Neurophysiologic Patterns of Semantic Processing of Accented Speech

Ilse Wambacq, Iyad Ghanim, Samantha Greenfield, Janet Koehnke, Joan Besing, Caitlin Chauvette, Caitlin Yesis

Research output: Contribution to journalArticlepeer-review


Perceiving and comprehending speech depends on the intelligibility of the speech signal. Frequently, communication occurs with adverse listening conditions including background noise or reverberation which compromise the intelligibility of the speech signal. Studies focused on the effects of these extrinsic degrading factors on the perception of a message after it has been produced. Fewer studies, however, explored the effect of a non-native accent on speech perception and comprehension (Anderson-Hsieh et al., 1992; Munro & Derwing, 1995; van Wijngaarden et al., 2002). Objective: This study determines the effects of speech from a non-native speaker of English on semantic processing as it occurs in speech perception. Design: Individuals made judgements about semantically congruent or incongruent sentences spoken by native or non-native accented speakers while we assessed processing of semantic information using behavioral and neurophysiological (ERP) responses. Study sample: Two groups of 12 individuals between 20 and 30 years of age participated in this study. Results: The results revealed a later N400 in response to a non-native accent. Conclusions: N400 effect results indicated that, compared to a native accent, listening to non-native accent increases semantic processing difficulty, even with relevant semantic context.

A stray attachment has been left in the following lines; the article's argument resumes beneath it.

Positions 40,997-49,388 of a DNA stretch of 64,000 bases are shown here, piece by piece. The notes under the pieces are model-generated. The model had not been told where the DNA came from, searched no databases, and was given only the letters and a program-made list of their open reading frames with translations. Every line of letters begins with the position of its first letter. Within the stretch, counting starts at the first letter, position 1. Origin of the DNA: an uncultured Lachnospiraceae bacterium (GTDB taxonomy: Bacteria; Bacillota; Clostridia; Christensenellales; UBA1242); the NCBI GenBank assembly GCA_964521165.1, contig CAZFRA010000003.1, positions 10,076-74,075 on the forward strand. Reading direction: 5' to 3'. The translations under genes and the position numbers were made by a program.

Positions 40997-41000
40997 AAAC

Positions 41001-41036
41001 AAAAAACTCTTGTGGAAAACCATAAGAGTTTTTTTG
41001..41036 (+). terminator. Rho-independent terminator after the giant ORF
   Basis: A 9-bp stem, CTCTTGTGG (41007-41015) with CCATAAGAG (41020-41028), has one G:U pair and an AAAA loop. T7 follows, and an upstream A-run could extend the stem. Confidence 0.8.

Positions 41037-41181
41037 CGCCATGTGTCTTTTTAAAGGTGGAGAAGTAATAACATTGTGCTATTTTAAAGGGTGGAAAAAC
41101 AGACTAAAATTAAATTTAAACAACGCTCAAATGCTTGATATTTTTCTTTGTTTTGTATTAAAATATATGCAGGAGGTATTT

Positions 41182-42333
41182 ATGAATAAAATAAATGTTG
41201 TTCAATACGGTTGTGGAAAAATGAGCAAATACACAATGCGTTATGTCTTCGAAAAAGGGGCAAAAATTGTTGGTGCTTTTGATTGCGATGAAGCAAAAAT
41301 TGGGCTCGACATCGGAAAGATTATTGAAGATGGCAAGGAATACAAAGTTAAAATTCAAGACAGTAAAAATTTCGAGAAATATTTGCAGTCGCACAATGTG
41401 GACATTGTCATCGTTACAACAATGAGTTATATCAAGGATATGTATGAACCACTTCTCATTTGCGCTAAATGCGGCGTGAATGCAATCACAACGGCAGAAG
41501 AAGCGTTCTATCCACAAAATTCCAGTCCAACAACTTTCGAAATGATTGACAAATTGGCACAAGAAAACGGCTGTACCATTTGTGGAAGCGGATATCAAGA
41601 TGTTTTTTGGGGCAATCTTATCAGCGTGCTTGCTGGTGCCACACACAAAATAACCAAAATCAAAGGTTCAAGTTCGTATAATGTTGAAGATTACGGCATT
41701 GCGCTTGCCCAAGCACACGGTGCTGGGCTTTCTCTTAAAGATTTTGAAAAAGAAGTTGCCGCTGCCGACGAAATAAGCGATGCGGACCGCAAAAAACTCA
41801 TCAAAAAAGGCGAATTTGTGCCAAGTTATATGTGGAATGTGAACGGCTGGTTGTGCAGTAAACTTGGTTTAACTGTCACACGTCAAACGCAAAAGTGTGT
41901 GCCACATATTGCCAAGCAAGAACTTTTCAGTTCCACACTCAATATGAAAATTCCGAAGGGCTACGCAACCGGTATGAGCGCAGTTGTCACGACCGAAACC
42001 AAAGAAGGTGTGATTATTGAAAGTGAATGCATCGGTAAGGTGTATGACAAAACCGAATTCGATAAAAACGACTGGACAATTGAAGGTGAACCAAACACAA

Original languageEnglish
Article number101117
JournalJournal of Neurolinguistics
StatePublished - Feb 2023


  • Event-related potentials
  • N400
  • Non-native accent
  • Semantic processing
  • Speech perception


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